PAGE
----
During sessions with teenage clients, I often notice myself breathing space.
What does that even mean?! (Yes, I know it sounds sorta “woo-woo.”)
A Different Kind of Breath Practice
As I interact with my clients, I offer a lot of wait time after asking questions. I sometimes focus on smiling softly and relaxing, allowing 10 seconds or more for my teenage client to reflect. During this time, I tune into my breath. Then, I consciously focus on sending my slow, steady, calm breath into the room, as I sit next to or face to face (this includes video chat) with my clients.
When I am calm and regulated like this, I give my clients generous, unrushed, nonjudgemental space to think and tap into their inner voice. Additionally, I offer a gentle invitation for my client to breathe with awareness and ease! This patient, agenda-free practice helps children and teens know that they can take the time they need, AND that I am there, witnessing, throughout the entire process.
Simultaneously, this simple practice allows me to stay focused on really hearing and seeing my clients. Because coaching is like a mirror, I reflect back to my client what they are expressing and help them check in with how this aligns with their deepest desires. Furthermore, I invite them to consider new possibilities for themselves. This type of presence requires intentionality, and conscious breath is the pathway in.
Explore the Power of Breath
Parents, caregivers, and supporters, I invite you to give this practice a try. Become aware of how it changes your own mood and energy as you face challenges in your own life. Then, notice how your breath can change, impact, and support the environment you facilitate with and for the children and teens in your life. Breath can be a powerful tool for talking to teenagers about the tough stuff!
Get started with these Quick Connection Tips:
- Spend a few minutes each day just observing your breath. You may try counting the length of your inhales and exhales or focusing on the sensation of your nostrils. Feel free to explore additional practices online! The goal is simply to get acquainted with your breath.
- Give yourself permission to just listen. You don’t have to have a response or answer because your teen may just need to be heard.
- Only open a “serious” conversation when you and your teen have plenty of time. Avoid rushing important connections; it’s difficult to breathe with intention when we’re rushed.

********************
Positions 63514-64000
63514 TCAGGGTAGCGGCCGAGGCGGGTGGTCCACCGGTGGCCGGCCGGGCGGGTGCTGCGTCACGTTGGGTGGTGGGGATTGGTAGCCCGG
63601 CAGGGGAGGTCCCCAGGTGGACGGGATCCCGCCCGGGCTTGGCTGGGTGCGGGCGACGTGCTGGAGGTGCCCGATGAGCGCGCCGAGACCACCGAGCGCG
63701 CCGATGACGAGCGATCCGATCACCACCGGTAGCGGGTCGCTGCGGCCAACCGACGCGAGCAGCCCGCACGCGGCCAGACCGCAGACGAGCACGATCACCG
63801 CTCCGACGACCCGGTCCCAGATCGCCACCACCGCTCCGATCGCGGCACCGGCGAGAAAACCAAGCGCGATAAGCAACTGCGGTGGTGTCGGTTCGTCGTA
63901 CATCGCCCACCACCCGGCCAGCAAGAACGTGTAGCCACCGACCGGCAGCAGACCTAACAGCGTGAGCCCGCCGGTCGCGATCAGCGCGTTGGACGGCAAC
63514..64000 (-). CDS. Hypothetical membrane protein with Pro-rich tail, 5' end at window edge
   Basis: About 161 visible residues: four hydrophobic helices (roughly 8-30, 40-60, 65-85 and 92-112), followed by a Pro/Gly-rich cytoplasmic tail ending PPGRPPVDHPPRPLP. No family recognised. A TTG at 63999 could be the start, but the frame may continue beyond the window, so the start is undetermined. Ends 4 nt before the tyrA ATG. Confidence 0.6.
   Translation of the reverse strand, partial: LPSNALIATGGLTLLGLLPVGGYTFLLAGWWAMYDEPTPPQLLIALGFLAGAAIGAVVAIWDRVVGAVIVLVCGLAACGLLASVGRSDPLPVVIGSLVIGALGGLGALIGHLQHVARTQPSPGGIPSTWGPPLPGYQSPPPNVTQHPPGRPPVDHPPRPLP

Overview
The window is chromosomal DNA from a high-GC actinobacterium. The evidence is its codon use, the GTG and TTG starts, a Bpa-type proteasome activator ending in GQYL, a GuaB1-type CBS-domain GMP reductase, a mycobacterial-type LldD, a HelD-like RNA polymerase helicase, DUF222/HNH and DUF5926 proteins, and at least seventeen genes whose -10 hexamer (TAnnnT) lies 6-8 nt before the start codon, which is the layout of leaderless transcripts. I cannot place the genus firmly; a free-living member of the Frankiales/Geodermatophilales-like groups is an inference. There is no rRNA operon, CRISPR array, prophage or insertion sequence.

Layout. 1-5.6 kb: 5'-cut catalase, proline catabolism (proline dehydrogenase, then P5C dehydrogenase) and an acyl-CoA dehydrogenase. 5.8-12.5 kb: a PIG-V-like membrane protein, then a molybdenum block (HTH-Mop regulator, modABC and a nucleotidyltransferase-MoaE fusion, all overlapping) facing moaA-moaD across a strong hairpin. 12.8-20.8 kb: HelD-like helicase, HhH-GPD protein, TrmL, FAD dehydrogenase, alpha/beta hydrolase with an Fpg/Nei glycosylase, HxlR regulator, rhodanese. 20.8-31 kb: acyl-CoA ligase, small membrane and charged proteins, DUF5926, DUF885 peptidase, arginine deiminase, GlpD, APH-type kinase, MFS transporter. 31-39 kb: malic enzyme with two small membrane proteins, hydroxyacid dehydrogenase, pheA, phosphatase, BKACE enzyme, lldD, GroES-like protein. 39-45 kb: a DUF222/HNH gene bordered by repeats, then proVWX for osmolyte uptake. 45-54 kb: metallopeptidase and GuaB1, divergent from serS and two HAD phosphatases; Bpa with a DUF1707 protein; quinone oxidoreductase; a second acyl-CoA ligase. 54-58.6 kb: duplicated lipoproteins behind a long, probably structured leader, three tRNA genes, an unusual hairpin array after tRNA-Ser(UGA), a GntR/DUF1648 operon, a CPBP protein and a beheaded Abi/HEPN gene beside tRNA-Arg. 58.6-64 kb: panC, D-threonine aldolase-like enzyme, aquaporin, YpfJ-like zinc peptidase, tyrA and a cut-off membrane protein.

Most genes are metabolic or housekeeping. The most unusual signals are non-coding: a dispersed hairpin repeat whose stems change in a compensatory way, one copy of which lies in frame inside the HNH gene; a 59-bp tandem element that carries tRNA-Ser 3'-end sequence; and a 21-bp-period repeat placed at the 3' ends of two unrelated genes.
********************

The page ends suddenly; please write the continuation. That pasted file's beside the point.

- If your teen brings up a topic that catches you off guard, remember that you don’t need to have a response or answer right away. Stay patient with yourself and your teen, and know that it’s okay to express, “I’m not sure how to respond to this,” or “I have never thought of this before,” and/or, “I’d like to get back to you after I have some time to think.”
- While offering space, give your mind a job. Try to focus on a soft, welcoming smile or count the moments of silence without judgment. If your teen’s love language is physical touch, you might put a hand on their shoulder and send them love. Our minds like to be busy and they may default to problem-solving. Thus, it’s important to give yourself a job that helps you slow down and stay present with your teen.
- Invite your teen to breathe with you. If you notice stress or tension in your teen’s body, you might offer, “Let’s take three deep breaths together.” Your teen might, however, want to do this in their own way. With this invitation, you help your teen become more aware of their body-mind connection, which is a massive skill for life.
- When it becomes tough to breathe or stay calm, take breaks. If either you or your teen is overstressed or exhausted and offering your breath has not yet worked, push pause for now.
Stay in Touch
If you and your tween, teen, or young adult are looking for support as you build connection, let’s chat! If you’d like to go deeper into positive parenting practices, I’m here for you.